It’s a footnote in a Quinnipiac University poll that focused on the presidential and U.S. Senate races in Connecticut, but the state is still evenly divided on the job performance of Gov. Dannel P. Malloy as he edges closer to the mid-point of his first term.
The short version: The rich and poor think he’s doing a decent job; folks in the middle are less enamored.
In a poll of likely voters released today, 44 percent approve and 43 percent disapprove of Malloy’s performance over an eventful 19 months as governor in which he raised taxes and cut services to erase an inherited $3.6 billion deficit.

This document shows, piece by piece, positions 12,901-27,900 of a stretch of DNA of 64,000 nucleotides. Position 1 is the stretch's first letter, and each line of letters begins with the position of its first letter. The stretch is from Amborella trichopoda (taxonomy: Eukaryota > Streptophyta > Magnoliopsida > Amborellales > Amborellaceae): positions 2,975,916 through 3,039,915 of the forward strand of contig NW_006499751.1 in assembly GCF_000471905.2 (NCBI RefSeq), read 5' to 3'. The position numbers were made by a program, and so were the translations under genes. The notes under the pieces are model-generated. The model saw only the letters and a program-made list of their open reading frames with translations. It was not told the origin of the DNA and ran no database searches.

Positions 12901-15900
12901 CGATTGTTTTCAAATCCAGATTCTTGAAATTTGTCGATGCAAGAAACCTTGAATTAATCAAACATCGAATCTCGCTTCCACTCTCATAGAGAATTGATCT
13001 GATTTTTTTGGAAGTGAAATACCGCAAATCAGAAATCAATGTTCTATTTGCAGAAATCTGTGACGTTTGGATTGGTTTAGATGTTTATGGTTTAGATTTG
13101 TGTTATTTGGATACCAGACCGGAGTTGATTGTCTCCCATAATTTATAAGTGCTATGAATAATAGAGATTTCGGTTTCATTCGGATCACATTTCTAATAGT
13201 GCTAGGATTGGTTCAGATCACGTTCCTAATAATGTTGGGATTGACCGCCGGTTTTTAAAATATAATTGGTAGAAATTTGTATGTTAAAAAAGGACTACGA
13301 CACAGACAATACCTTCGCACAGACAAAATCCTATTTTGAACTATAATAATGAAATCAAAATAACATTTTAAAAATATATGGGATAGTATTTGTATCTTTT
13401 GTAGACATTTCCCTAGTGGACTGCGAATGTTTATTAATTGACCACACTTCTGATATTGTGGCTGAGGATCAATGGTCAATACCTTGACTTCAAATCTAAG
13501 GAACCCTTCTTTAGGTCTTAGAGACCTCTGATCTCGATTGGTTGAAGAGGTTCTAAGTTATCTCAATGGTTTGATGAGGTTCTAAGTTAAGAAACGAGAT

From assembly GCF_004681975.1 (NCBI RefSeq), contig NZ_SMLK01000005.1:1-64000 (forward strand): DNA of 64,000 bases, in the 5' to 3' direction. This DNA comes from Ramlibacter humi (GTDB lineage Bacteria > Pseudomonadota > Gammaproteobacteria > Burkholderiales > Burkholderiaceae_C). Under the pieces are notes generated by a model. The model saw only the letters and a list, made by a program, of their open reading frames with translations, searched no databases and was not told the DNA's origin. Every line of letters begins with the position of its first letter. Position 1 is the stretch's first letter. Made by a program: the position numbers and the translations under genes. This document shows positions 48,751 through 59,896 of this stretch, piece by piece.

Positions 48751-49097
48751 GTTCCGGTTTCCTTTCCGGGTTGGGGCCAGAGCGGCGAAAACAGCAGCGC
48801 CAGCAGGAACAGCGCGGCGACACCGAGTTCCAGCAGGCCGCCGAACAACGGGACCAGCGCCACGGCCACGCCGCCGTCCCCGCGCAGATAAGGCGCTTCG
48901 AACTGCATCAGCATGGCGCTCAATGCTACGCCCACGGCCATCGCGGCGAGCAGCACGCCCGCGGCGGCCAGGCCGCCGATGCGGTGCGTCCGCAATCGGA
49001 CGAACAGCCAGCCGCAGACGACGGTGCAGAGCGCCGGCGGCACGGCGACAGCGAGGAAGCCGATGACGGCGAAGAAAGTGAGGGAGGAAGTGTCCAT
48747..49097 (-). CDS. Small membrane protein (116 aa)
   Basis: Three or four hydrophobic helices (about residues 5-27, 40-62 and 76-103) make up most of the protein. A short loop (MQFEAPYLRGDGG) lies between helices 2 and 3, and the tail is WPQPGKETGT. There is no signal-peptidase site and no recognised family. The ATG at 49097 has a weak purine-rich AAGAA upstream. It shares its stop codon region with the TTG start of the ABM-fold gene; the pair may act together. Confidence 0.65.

Voters evidently paid attention to the governor’s insistence on keeping the tax rate on top earners competitive with nearby states, while helping Connecticut’s poorer residents with an earned income tax credit and by maintaining the social safety net.
His is most favorably viewed by the top and bottom income groups — under $30,000 and over $100,000.
Voters in households earning less than $30,000 annually approve, 47 percent to 37 percent. He is favored 48 percent to 43 percent by voters with household incomes above $100,000.
In the middle, it’s a different story: 39 percent approve and 48 percent disapprove in the $30,000 to $50,000 segment, and 42 percent approve and 48 percent disapprove in the next group, up to $100,000.
Rich, poor and middle-income voters are unified on one question: They all disapprove of the General Assembly.